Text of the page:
TOKYO, April 8 (Reuters) - Japanese stocks fell on Thursday
as concerns about a spike in domestic coronavirus infections and
a potential return of restrictions on economic activity prompted
investors to lock in profit on recent gains.
The Nikkei 225 Index was down 0.38% at 29,618.93, as
of 0203 GMT, while the broader Topix declined 0.85% to
The governor of Tokyo is considering adopting emergency
measures in response to a sudden increase in coronavirus
infections and the spread of a new variant of the virus,
according to domestic media.
The western city of Osaka is also set to declare a medical
emergency after its number of new infections rose to a record
high, which has sparked alarm among public health officials.
Reduced operating hours for restaurants and shops intended
to slow the infection rate could hamper economic growth. In
addition, more analysts are starting to express concern about
Japan's slow pace of vaccination against the coronavirus.
"Japanese equities may slow down relative to other markets,"
Masayuki Kichikawa, chief macro strategist at Sumitomo Mitsui
Asset Management Co said.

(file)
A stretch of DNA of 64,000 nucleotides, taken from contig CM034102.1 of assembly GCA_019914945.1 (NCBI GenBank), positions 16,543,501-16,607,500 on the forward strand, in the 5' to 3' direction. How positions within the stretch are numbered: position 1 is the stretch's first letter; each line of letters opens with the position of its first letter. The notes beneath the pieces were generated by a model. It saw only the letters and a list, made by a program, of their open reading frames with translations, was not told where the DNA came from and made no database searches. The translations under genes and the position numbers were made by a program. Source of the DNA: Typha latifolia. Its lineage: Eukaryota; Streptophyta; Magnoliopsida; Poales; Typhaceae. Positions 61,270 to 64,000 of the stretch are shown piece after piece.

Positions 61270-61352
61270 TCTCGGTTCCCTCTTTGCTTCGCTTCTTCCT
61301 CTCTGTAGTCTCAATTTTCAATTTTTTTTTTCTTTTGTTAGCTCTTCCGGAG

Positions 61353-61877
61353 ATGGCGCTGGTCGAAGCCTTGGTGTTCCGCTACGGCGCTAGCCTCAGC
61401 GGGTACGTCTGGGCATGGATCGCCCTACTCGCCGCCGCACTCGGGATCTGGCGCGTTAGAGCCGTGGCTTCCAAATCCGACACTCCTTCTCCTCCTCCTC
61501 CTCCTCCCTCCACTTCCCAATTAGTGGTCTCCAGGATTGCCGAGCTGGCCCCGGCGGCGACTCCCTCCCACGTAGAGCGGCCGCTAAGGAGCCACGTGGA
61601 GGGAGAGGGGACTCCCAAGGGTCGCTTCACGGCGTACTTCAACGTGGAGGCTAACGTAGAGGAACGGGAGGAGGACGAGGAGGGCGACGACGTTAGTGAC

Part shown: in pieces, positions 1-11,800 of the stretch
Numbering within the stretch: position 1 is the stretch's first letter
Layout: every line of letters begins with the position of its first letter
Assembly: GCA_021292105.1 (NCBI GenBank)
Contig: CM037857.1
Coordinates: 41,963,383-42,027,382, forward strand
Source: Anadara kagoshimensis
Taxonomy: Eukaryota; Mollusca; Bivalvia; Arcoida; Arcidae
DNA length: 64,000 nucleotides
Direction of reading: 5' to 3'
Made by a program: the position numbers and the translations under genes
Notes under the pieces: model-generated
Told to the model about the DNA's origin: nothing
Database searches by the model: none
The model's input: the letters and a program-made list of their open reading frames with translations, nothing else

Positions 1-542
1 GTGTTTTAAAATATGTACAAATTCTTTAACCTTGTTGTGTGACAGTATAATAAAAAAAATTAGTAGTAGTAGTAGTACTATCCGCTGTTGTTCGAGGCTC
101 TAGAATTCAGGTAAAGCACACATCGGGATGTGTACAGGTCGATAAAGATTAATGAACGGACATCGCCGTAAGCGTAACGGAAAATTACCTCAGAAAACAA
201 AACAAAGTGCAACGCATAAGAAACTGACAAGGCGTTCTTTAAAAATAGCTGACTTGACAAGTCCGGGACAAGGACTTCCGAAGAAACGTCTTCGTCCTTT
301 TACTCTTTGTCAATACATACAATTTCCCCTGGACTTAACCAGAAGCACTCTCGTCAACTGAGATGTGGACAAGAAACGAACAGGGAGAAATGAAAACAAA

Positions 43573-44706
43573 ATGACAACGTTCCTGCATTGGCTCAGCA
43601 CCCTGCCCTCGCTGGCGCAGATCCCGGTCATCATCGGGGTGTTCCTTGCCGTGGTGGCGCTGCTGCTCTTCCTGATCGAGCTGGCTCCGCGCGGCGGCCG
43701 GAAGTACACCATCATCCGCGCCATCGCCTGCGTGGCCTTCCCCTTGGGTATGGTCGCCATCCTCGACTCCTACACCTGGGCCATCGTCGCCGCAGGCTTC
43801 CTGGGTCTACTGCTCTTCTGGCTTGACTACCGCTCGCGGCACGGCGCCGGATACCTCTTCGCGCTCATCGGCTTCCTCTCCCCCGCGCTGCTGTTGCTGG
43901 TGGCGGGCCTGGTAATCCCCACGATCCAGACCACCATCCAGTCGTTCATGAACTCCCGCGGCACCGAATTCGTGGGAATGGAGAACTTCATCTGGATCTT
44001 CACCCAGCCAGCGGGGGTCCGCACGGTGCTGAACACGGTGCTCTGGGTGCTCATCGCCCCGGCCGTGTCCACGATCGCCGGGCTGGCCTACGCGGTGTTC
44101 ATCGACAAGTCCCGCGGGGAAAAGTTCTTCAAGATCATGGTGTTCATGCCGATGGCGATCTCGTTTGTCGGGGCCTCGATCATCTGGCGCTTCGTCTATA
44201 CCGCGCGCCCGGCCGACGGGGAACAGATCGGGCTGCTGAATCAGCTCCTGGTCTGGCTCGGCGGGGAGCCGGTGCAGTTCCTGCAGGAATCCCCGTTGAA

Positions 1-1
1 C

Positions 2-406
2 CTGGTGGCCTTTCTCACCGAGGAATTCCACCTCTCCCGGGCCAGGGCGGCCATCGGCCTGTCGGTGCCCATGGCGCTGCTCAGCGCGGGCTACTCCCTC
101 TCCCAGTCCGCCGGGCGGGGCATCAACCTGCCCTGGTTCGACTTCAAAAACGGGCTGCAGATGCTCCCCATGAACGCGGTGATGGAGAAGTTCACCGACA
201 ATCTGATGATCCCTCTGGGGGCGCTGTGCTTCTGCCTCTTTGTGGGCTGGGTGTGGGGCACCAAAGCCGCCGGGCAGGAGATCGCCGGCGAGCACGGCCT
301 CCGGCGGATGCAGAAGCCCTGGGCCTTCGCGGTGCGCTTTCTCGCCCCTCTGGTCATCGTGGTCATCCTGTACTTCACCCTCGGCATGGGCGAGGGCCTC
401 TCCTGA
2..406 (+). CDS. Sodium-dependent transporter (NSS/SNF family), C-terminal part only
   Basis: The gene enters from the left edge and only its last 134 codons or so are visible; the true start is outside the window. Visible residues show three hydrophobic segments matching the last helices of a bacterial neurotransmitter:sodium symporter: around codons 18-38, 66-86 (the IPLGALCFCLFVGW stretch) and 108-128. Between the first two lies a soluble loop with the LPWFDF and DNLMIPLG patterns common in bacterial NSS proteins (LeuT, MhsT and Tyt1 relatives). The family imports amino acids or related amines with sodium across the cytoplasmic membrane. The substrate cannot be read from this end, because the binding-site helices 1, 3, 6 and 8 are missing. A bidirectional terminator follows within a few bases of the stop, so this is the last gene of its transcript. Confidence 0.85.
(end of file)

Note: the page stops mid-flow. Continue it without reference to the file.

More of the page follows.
"Markets are placing a lot of emphasis on the size of fiscal
stimulus and the vaccination rate. More restrictions would be a
negative factor because that would delay a recovery in services
The underperformers among the Topix 30 were Takeda
Pharmaceutical Co Ltd down 2.85%, followed by
Mitsubishi UFJ Financial Group Inc losing 2.41%.
In the positive territory, Hitachi Metals Ltd rose
4.36% after the Nikkei newspaper reported that a group led by
Bain Capital has emerged as the preferential bidder for a 53%
stake in the company worth around $7.3 billion.
Shares in parent company Hitachi Ltd fell 1.03%.
Toshiba Corp rose 1.21% a day after receiving a $20
billion offer from CVC Capital Partners to take it private. In
the previous session, Toshiba's shares surged by their daily
limit to the highest in more than four years.
(Reporting by Stanley White, Editing by Sherry Jacob-Phillips)